|Address||1900 28th Avenue S |
Seattle, Washington 98144, United States
|| April 01, 1951
Oct 14, 2007 01:48pm
Caucasian - Very Liberal -
|Info||A sixth generation Washingtonian, Dwight was born in Seattle on April 1, 1951. Three years later, the family moved to the nation's capital, when his father joined the staff of Seattle Congressman Don Magnuson. Dwight and his four siblings Ruth, Mary, Janet, and Bob were raised in Maryland, all attending Einstein High School. Dwight graduated from the University of Michigan in 1974, but today roots for the Huskies. He has been married for 25 years to Beth Brunton, a Seattle Public School teacher. They live in the Mount Baker neighborhood of Seattle, and have two grown children, Karen (24) and Andy (22). |
Dwight has been active in public service in King County since returning to Seattle in 1975. For fifteen years he worked as a community organizer for a variety of grassroots groups on a variety of social issues. His first three years were spent working on progressive statewide initiatives in 1975 for tax reform, and in 1976 to control nuclear wastes in Washington.
In 1977, Dwight and his friend Rod Regan organized the statewide initiative campaign which repealed the sales tax on food. This was the most regressive tax in Washington, one that hit the poor and working poor the hardest. To this day, Dwight considers this his greatest career accomplishment.
Through the 80's Dwight served as the executive director of two citizen's groups the Light Brigade and Washington Fair Share. For five years, the Light Brigade opposed the troubled WPPSS Nuclear Plants, four of which were subsequently cancelled. Washington Fair Share was a statewide citizen organization that addressed consumer and environmental issues. It is known today as Citizen Action. In 1989, Dwight spent one year working as an organizer for two public employee unions.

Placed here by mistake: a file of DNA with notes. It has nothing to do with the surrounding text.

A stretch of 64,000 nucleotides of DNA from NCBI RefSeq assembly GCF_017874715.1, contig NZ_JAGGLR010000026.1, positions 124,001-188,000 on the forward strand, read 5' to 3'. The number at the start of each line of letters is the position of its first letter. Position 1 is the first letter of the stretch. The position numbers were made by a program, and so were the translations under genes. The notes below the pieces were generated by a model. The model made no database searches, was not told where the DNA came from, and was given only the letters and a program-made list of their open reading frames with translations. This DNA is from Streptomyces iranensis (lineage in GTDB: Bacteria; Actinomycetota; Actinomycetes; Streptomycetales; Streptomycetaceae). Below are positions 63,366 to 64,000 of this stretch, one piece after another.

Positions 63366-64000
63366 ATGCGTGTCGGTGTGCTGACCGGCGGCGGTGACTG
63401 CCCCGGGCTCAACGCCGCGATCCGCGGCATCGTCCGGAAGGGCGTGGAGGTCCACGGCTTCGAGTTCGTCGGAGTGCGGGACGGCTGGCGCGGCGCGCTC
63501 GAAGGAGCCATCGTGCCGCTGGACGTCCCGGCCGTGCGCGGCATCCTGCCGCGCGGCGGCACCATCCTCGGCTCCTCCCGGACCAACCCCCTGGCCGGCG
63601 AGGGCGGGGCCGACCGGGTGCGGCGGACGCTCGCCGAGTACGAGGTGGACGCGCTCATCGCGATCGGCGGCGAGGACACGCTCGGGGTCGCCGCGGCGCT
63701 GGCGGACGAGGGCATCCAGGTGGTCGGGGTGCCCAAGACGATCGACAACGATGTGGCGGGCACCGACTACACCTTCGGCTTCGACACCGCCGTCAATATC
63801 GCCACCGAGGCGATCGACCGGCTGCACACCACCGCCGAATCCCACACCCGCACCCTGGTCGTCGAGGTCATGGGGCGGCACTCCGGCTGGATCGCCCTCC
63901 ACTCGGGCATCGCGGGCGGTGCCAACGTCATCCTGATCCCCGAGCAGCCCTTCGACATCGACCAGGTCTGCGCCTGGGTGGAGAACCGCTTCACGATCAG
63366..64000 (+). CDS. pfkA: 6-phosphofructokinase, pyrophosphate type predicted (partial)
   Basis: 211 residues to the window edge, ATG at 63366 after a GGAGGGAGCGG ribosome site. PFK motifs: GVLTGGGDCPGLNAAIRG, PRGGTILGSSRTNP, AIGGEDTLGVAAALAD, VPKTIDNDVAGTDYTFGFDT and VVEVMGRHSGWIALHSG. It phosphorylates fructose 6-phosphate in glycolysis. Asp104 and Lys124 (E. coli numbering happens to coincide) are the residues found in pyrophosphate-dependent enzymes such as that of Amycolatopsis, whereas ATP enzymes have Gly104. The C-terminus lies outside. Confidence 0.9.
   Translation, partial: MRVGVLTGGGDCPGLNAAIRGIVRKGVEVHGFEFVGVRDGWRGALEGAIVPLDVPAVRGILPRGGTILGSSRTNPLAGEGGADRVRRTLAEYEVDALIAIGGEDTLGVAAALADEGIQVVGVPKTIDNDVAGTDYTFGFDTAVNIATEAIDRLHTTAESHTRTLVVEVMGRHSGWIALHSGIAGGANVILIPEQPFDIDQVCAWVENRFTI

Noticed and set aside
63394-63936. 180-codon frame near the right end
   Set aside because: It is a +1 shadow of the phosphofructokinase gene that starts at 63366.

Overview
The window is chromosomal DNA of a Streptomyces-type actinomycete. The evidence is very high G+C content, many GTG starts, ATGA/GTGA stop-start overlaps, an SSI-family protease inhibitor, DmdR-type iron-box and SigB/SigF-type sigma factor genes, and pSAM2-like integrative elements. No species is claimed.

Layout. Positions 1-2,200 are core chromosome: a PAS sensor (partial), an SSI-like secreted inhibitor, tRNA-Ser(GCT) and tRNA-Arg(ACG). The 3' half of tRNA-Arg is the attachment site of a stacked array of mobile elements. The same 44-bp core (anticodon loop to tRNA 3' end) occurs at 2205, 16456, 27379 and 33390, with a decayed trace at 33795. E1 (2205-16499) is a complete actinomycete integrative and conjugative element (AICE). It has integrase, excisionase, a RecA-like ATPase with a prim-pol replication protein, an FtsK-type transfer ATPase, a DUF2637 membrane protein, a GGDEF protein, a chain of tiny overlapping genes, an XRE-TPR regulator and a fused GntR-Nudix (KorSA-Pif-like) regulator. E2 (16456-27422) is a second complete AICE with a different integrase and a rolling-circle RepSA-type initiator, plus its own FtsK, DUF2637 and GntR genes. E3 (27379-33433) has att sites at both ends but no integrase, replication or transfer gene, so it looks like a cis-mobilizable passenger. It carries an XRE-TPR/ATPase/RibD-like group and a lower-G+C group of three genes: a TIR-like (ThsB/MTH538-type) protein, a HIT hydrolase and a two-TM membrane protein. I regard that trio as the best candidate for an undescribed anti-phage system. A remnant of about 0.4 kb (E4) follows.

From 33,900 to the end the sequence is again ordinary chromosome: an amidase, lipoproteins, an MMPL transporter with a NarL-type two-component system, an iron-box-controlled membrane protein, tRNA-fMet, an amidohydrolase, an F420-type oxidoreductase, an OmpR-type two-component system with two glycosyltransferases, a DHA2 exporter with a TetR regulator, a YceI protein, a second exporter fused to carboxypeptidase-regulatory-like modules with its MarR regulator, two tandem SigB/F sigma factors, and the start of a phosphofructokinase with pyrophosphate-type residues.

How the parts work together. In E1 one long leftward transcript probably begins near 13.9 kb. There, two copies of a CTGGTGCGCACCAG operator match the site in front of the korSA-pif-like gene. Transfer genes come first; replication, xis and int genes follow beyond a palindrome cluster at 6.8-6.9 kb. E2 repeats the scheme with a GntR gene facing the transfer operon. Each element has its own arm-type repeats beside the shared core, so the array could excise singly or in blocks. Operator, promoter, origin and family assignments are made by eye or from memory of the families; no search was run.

By the late 80's, Dwight began to believe that his organizing skills and progressive values could be put to use in the State Legislature. In 1988, he ran for the State House, but lost. He was elected to the State Senate in 1990, where he represented the 37th District for six years. After just two years, he was chosen to chair the Senate Education Committee, where he wrote the Education Reform Act, and passed legislation to increase funding for our public schools. Then as Chair of the Labor and Commerce Committee he blocked the pro-gambling legislation to allow mini-casinos, legislation which passed after Dwight left the Senate. He was an ardent supporter of gun control, passing a bill to ban guns on school grounds, and falling one vote short of a bill to ban possession of handguns by those under the age of 21.
In 1996, Dwight was appointed to take Ron Sims' place on the King County Council, representing South Seattle. He was elected in 1997 and re-elected for a second term in 2001. In his role at the County, he has become a recognized leader in the areas of transit and transportation, growth management, the environment, human services and strengthening neighborhoods.